I had the opportunity to read "Wild" cover-to-cover over the Christmas holiday. A friend of our family had left "Wild" on our kitchen table. Having grown up in the mountains with a longtime interest in the Appalachian Trail, the words "Pacific Crest Trail" (which I knew little about) hooked me. Not being able to resist an interesting journey story, I picked "Wild" up & began wildly reading, not setting it down for two straight nights.
Cheryl's writing is exceptionally thoughtful, engaging, authentic & personal. "Wild" kept me awake reading until 3-4 in the morning (it's been awhile since a book has done that to me!) "Wild" is one of those books that once you start reading it, you can't stop until it's finished.
Much has already been said & written about "Wild" (Oprah interviewed / discussed the book with Strayed check out the Youtube video) thus I don't want to re-hash anything too much.
I simply want to let my friends / fellow readers (& hopefully the author Cheryl Strayed, who I don't know personally, but want to thank for writing this wonderful book) know how much I enjoyed "Wild" & recommend it to others.
On the surface, "Wild" chronicles Strayed's journey in her 20s hiking the Pacific Crest Trail from California to Oregon.
However the book is about much, much more than only a long arduous hike.
On a deeper level, "Wild" is about dealing with tough life challenges. These challenges caused Strayed to undertake the soul-searching, grueling hike over the length of California & Oregon, following the loss of her mother.
If I can pick any word to describe "Wild," that word is "honesty." Strayed's honesty in the personal allows her to connect so well with her readers, both women and men alike, young and old.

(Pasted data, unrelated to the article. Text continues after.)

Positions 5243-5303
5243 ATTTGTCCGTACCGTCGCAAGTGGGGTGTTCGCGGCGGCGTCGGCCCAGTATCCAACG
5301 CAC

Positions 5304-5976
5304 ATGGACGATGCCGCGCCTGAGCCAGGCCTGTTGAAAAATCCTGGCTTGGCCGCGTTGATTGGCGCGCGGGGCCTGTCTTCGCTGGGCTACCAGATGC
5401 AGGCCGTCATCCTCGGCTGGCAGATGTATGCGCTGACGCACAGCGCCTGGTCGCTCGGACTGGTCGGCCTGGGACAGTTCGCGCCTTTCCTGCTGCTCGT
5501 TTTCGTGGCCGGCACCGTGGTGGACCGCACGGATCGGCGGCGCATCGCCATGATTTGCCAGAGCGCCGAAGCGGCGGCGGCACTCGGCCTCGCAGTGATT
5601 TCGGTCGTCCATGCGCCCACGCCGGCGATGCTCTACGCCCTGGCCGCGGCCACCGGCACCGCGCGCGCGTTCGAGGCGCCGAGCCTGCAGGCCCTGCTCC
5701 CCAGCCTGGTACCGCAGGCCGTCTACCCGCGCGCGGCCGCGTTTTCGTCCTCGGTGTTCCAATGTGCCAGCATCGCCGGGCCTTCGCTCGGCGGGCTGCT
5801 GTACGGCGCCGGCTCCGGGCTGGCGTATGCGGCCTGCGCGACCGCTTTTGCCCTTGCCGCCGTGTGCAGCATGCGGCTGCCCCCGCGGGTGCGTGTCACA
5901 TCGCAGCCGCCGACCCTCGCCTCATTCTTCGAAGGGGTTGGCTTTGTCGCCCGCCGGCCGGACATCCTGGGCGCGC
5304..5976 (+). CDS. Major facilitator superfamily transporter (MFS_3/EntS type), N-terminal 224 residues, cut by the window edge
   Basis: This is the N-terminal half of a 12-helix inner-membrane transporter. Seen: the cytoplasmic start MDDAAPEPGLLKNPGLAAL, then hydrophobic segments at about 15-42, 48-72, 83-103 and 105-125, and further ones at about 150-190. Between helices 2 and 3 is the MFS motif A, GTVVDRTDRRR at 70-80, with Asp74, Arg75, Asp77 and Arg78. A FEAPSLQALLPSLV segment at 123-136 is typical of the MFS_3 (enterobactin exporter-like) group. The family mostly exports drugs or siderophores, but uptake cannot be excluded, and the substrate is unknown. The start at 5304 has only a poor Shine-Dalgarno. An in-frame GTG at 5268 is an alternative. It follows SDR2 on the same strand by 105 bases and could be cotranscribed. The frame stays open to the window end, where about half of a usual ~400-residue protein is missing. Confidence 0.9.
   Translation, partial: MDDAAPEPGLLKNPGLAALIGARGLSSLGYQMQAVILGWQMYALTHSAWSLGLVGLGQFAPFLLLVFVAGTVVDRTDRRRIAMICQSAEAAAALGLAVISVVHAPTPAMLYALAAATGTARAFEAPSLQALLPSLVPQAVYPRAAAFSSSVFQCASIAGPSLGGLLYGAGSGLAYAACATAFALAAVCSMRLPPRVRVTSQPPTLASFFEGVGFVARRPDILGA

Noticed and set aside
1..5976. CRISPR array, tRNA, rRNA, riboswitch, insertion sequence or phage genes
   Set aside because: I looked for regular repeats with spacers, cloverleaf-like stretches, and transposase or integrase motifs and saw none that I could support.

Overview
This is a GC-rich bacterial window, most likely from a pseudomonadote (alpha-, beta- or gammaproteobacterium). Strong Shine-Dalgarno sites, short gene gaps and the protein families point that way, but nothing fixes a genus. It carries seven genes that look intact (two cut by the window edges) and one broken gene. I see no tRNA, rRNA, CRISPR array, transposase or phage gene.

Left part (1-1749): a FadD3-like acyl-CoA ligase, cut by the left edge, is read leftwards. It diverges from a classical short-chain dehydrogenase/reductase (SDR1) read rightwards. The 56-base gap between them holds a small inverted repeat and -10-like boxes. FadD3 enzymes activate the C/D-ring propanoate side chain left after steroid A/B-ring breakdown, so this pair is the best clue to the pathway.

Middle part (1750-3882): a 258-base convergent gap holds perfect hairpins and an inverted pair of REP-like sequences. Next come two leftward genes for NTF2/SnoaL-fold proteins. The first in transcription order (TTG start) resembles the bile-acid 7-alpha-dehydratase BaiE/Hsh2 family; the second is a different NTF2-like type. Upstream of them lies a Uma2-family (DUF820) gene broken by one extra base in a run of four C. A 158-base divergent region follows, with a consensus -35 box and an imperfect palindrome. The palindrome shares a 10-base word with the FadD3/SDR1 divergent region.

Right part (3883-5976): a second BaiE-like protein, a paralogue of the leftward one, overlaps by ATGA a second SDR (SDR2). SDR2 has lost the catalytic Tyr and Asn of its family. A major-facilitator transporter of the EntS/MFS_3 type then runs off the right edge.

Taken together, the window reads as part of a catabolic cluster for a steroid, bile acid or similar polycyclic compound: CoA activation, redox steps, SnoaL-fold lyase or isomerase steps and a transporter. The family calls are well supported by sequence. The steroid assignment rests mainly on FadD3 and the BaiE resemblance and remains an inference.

"Wild" is written in a very open manner & not holding back on the author's thoughts, feelings & key details. The book addresses, as the old saying goes (and something which relates to us all, though some of us may not choose to face), "the good, the bad & the ugly," to get to a deeper truth about our shared humanity, how it feels to be dealing with hard situations during our tumultuous youth & more.
Strayed's sincerity & strong dedication against many odds in the journey to fully face oneself give the book an enduring power.
"Wild" is a special memoir anyone who has ever undertaken such a soul-searching mission, or journey to know & understand one's heart, can relate to. The story that unfolds is about getting to know one's true self, or putting in the hard work to deal with one's life, to "get to the other side," so to speak, as a whole person, spiritually, emotionally and mentally.
On a personal note, I particularly enjoyed the parts of the book that described Crater Lake in Oregon, a place I visited with someone I loved while living in the Pacific Northwest. Much like Strayed's too-heavy backpack represents the carrying of an overwhelming personal burden, the deep lake which rests in the middle of a Cascade mountain / volcanic crater takes on a larger symbolism in "Wild."
"Wild" is enjoyable reading for anyone who loves the outdoors & who respects the truths that being out in wild Nature can give us. Hikers, backpackers, trail runners, bicyclists, swimmers, mountain climbers, and folks who've hiked either / or the Pacific Crest Trail or Appalachian Trail, will find much to savor in "Wild."
The author has shared an excerpt from "Wild" titled "The Ten Thousand Things" on her website (follow link). I encourage folks toread this & see pics/reviews & further information about Cheryl Strayed's memoir.
Thanks to Cheryl Strayed for writing "Wild"!